The Challenges of the Secular, Religious and Historic Urban Environment
Both personal and community identities are formed through landscapes, tangible objects and intangible legacies, and they have become key elements in understanding our past and its associated environment. The key role of heritage and its potential to unite and create a sense of community may also result in conflict and divisions between communities.
Tensions, for instance, may arise over who would control stewardship and the benefits of heritage, and how conflicts between different ethnic, religious and national stakeholders could be resolved. These disputes shape and inform the ethical and legal framework of heritage. Durham WHS is an urban, religious site, with secular and religious historical importance. It remains active as a place of worship, and has long been a centre of learning. Such a site presents particular challenges in terms of management but also an opportunity to develop strategies for promoting active research that may have applications at similarly complex sites that share common attributes. This one day workshop brings together international experts to debate the broad issues of collaborative stewardship shared between secular, religious and educational authorities and the unique opportunities this offers and will assess the need for collaborative understanding of heritage values in relation to religious stakeholders and local communities.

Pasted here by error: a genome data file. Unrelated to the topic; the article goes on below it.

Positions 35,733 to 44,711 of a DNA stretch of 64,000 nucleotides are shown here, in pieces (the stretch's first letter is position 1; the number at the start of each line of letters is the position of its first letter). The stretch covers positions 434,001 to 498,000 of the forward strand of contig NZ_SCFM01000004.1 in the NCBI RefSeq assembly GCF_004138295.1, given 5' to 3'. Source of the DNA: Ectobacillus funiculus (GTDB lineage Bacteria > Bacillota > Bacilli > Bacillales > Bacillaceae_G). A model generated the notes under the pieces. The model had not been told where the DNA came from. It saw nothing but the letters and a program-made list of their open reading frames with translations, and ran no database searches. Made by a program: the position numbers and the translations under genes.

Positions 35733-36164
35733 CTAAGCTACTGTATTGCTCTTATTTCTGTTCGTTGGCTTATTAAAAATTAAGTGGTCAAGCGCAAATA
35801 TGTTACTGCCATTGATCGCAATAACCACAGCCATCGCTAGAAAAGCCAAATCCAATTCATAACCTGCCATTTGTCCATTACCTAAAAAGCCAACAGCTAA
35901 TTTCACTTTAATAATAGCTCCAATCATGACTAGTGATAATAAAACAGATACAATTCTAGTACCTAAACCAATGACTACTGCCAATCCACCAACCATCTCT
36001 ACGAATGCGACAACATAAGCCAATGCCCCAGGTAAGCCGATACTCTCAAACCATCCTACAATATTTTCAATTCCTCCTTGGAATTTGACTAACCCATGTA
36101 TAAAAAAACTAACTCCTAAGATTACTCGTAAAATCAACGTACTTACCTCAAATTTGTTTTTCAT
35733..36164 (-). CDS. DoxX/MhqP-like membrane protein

The meeting is organized by Durham University’s Institute of Medieval and Renaissance Studies and the Centre for the Ethics of Cultural Heritage in collaboration with UNESCO (see UNESCO link http://whc.unesco.org/en/events/951/). The Meeting is scheduled for 26 October 2012 as part of the 40th anniversary of the World Heritage Convention
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